For framers, gloves are a must in the winter. It does not get very cold here near Seattle, where the average low November thru March is in the upper 30’s, it does get wet. We need gloves that can grip wet wood and keep our hands warm without feeling bulky and taking away our dexterity. Here are some of the gloves we’ve used in recent years.
Atlas Nitrile Gardening Gloves
These are the most common glove sold at lumberyards in our area and we’ve used them for many years. They go for about $5 a pair and grip pretty well and allow for a lot of dexterity. Made from nylon fabric, they are partially dipped in nitrile; the coated areas don’t leak but the other parts do so these are not waterproof gloves. The problem with these gloves is that after a month of use they begin to stink really bad. If I you wear them when they’re like that you can take a shower after work and your hands will still reek.
MaxiFlex Endurance Gloves
A couple of years back I took an OSHA10 class and one of the instructors showed the MaxiFlex Endurance work glove and recommended them. I tried them on and they felt good, so I picked up a package of them at the local Whitecap construction supply.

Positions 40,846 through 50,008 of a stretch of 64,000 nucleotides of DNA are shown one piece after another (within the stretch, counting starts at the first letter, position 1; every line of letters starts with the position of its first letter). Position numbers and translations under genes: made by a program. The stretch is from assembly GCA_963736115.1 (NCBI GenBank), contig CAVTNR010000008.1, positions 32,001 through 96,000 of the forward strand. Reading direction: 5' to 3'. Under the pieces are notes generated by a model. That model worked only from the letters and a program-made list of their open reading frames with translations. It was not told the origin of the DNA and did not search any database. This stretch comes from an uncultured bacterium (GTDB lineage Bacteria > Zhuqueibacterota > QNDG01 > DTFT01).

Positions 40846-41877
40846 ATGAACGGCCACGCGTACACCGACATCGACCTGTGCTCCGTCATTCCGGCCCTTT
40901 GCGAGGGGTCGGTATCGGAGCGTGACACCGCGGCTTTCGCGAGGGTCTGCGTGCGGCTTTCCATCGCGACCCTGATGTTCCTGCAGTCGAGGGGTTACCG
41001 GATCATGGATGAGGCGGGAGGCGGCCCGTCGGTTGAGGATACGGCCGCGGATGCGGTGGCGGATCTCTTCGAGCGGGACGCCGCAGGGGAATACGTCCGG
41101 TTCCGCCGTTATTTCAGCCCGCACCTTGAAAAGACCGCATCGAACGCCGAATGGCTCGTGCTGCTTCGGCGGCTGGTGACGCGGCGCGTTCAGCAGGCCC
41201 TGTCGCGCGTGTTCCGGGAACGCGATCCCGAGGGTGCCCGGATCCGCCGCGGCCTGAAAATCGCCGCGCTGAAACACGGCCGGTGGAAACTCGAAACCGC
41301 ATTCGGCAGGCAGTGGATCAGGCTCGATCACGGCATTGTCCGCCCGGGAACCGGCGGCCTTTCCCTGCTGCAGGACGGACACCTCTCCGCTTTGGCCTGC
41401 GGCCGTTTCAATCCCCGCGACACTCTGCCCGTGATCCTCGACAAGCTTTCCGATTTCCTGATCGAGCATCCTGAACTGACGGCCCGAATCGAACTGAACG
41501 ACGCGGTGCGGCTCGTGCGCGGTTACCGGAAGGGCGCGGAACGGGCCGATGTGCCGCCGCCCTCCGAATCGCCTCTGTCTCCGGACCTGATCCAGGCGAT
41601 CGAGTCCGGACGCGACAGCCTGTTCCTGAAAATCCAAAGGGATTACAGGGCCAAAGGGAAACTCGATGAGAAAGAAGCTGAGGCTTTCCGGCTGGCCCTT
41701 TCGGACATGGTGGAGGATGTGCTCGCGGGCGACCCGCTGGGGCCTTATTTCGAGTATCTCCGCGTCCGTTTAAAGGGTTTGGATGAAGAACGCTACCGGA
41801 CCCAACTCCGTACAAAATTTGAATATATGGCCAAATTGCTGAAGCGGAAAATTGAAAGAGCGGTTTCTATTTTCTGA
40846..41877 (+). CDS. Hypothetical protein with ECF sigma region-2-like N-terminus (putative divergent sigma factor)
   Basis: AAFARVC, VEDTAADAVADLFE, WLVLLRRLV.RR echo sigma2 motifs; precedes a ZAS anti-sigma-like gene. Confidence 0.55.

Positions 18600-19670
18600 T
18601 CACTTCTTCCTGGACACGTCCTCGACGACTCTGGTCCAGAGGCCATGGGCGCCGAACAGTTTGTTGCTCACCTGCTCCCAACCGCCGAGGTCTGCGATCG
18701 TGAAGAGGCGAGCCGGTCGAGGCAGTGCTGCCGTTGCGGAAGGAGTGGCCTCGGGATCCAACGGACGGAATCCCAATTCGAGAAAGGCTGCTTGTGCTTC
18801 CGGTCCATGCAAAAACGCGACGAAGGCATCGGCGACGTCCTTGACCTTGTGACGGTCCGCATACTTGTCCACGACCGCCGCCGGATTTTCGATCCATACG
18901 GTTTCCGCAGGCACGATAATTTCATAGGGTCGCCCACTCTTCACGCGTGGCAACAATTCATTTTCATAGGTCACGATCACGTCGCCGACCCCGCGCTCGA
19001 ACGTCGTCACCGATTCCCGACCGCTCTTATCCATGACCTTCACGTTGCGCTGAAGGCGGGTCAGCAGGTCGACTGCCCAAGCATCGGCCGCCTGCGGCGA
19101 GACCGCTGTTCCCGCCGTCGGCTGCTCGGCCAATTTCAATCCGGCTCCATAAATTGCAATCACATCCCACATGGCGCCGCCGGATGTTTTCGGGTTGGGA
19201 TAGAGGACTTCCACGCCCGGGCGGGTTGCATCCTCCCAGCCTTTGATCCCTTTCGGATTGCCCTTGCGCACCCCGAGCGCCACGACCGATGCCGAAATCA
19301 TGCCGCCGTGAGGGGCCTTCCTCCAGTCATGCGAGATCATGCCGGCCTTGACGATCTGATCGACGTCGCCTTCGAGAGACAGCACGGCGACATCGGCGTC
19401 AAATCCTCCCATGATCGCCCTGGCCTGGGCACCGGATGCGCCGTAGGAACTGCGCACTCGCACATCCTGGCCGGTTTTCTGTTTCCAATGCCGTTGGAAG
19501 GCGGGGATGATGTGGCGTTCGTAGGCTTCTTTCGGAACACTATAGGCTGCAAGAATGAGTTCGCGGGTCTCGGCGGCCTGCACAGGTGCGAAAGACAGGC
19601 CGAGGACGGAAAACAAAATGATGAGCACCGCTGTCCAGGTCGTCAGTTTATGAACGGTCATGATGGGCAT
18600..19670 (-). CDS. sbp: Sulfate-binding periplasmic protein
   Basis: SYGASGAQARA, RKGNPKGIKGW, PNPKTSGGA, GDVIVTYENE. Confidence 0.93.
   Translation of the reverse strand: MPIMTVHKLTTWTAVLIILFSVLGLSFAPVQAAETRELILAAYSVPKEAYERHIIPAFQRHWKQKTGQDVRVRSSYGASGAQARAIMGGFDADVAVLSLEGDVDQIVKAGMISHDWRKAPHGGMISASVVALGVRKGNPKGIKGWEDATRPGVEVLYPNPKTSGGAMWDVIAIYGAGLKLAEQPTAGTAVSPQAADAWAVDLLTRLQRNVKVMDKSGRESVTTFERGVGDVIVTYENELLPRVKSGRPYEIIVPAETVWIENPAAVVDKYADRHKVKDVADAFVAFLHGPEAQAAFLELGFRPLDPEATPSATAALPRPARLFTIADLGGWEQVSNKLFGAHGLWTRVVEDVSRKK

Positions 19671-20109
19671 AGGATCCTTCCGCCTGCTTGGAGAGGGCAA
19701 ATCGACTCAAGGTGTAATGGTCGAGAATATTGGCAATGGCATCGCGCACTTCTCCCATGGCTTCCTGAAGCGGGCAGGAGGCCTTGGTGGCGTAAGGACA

We wear holes in these gloves, usually the tips or at the base of the thumb before we finally throw them away. We get a couple of months out of them. They never stink, you can wash them and they provide good grip and almost no loss in dexterity. A 12 pack lasts two of us all year.
According to the manufacturer, these gloves are more breathable than gloves that have been dipped. Instead of a nitrile coating they feature nitrile “dots” on the face of the glove. The gloves are not waterproof but if we layer up our hands tend to stay warm—and below a certain temperature things are usually dry. Designed to mimic the “hand at rest”, the gloves are very comfortable. The finger tips are smooth and rounded. Some of the cheaper gloves we’ve tried have a seam at the tip of the finger and the seam gets in the way—especially when we are siding and using a finger to tool caulking. I’ve seen these gloves online for$5.49 a pair or $48.90 for a 12-pack.